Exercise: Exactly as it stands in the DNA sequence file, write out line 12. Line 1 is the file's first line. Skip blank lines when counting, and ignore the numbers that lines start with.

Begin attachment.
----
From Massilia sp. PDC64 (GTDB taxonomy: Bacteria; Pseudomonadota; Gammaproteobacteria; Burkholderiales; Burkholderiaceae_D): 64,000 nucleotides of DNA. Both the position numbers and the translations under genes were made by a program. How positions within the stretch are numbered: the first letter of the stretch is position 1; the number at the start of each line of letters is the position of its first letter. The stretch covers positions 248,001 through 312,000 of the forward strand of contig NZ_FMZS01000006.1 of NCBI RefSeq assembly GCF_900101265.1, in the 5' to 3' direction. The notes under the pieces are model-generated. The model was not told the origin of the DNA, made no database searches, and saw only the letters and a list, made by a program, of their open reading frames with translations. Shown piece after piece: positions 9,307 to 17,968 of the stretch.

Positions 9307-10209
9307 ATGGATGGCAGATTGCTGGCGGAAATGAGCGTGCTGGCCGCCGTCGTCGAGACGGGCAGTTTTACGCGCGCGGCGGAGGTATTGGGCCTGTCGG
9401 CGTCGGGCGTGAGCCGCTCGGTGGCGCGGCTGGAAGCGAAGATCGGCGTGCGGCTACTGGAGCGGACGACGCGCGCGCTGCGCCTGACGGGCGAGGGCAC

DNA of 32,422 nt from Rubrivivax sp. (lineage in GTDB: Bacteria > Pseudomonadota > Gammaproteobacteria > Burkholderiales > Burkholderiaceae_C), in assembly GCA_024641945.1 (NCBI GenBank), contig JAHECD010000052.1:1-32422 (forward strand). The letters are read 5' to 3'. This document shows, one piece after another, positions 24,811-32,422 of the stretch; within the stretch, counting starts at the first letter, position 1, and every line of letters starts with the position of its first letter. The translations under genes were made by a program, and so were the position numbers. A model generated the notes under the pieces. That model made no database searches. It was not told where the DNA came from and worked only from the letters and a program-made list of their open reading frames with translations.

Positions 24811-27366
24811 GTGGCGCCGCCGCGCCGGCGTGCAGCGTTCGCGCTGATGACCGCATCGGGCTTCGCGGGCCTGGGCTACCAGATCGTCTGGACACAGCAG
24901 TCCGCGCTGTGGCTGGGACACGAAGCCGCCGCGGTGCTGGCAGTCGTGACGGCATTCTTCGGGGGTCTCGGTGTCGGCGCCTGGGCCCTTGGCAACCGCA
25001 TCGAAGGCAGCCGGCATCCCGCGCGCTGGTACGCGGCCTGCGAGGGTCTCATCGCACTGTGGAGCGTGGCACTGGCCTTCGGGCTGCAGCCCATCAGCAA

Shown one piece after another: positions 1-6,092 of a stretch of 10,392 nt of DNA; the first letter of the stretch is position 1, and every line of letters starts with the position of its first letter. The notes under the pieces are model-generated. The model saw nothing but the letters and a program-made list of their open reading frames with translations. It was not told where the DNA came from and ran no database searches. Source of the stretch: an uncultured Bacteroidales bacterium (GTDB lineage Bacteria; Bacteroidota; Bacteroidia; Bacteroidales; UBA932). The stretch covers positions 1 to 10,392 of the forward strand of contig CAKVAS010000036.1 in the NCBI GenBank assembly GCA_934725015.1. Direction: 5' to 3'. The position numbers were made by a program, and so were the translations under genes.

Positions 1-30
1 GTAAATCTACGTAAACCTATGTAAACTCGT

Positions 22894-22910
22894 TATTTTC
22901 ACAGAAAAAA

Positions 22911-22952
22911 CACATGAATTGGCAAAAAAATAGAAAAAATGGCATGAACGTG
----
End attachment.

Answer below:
1 GTAAATCTACGTAAACCTATGTAAACTCGT